2. 2. Excel Calculation Services is the "engine" of Microsoft SharePoint Server 2010. It loads theworkbook, calculates in full fidelity with Microsoft Excel 2010, refreshes external data, and maintainssessions. Excel Calculation Services performs calculations on the server; users cannot access functions andformulas directly. Excel Web Access is a Microsoft SharePoint Server 2010Web Part. It can display all or part of anExcel workbook, and enables interaction with the workbook in a browser by using Dynamic HierarchicalTag Markup Language (DHTML) and JavaScript. Because Excel Web Access is a Web Part, you can add it toa SharePoint Web page, such as a team site or a dashboard, and then re-use on another page at any timewith no need to download an ActiveX control to your computer. In addition, you can connect the ExcelWeb Access Web Part to other Web Parts, such as filters, charts, and lists. Excel Web Services provides an application-programming interface (API) that developers can use tobuild custom applications based on the Excel workbook.Because Excel Services is a component of Microsoft SharePoint Server 2010, you can take advantage ofSharePoint technology features such as security and access management, server-based performancemanagement, and scalability.How do Excel Services and Excel work together?When Excel and Excel Services work together, Excel is the authoring tool and Excel Services is a reportingtool. That is, you create a workbook in Excel, and then publish the workbook to Excel Services (or upload©2009 Microsoft Corporation.
  3. 3. the workbook to a SharePoint Server 2010 document library). Then, from SharePoint Server 2010, you canopen the workbook in the browser or use the workbook in a Web Part. A workbook author uses Excel to create the workbook. The author can choose from many differentExcel features, such as tables or PivotTables, charts, and filters. In addition, the author can specify nameditems for selective viewing, or define parameters to accept user input from Excel Services. The workbook author saves the workbook to a document library (or to a network or Web folder),where it is managed and secured by a SharePoint administrator. The workbook author and other users can create reports, Web Part Pages, and Business Intelligencedashboards that use the workbook. Many business users can access the workbook by viewing it in a browser. If the author created externaldata connections, users can even refresh the data. Administrators can control security and access to theworkbook by using associated features in SharePoint Server 2010. With appropriate permissions, users can copy the current state of the workbook and the results of anyinteractions (such as sorting and filtering) that happened during the current session to a local computerfor further analysis in Excel.©2009 Microsoft Corporation.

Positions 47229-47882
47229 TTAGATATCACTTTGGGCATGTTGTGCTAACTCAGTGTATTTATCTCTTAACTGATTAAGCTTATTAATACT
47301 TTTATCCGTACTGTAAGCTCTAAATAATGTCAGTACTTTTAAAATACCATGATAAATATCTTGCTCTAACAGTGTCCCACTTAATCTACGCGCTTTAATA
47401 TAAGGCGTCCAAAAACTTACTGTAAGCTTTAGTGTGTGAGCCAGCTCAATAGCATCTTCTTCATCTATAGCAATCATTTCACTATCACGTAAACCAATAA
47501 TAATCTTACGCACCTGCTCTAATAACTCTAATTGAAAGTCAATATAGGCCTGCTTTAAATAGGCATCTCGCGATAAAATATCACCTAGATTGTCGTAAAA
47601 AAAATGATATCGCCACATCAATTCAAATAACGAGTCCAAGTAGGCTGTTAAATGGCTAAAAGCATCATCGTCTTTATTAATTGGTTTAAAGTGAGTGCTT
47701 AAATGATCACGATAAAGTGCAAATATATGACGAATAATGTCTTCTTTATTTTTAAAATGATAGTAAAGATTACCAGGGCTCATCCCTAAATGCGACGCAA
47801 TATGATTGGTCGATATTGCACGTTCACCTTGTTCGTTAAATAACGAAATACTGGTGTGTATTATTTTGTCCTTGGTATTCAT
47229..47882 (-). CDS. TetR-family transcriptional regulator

4. 4. Publishing a workbook to a SharePoint siteTo publish a workbook to SharePoint Server 2010, you must first create the workbook in Excel. You caninclude many Excel features such as tables, charts, and PivotTables. TIP Excel Services supports most Excel features, although it supports some in a slightly different way.Connecting to external dataAn Excel workbook might store all data with the workbook, or it might use data connections to accessexternally stored data. When you publish a workbook to Excel Services, data storage is similar, whetherthe workbook is stored in a document library, or used in a Excel Web Access Web Part. Some workbooksin Excel Services store all the data in the workbook, and other workbooks have one or more connectionsto external data sources, such as a database or OLAP cube.A data connection includes information about how to locate, log in, query, and access the external datasource. Although connection information can be stored in the workbook, often it is stored in an OfficeData Connection (.odc) file, especially when many users share the data and you might need to update theconnection information periodically. The workbook author or an administrator can create the connectioninformation by using Microsoft Excel to author the connection, and then export the connectioninformation to an .odc file.To make it easier to store, secure, share, and manage .odc files, an administrator can specify a SharePointServer 2010 Data Connection Library as a trusted location library (DCL). Then, an administrator canmanage any revisions to the connection information from a single central file, such as a change from atest server to a production server. A refresh operation, whether on the client or server computer, gets up-to-date changes to that connection file. You can even set up SharePoint Services and a users clientcomputer to detect changes to the connection file automatically.Excel Services and Information Rights ManagementInformation Rights Management (IRM) is a technology that protects information from unauthorizedaccess. IRM can provide protection for a document or workbook, and ensure only appropriate peopleview sensitive information. For example, you can use IRM to make sure that only select members of anexecutive committee can access certain financial data before the data becomes publicly available.Windows SharePoint Services Version 3.0 or later supports IRM on a document library and all thedocuments in that library (whether or not those individual documents are enabled with IRM). When youupload a document to a document library that is enabled with IRM, the document, in effect, becomesIRM-enabled.Excel Services will not load an Excel workbook that has been enabled with IRM or comes from a documentlibrary enabled with IRM.©2009 Microsoft Corporation.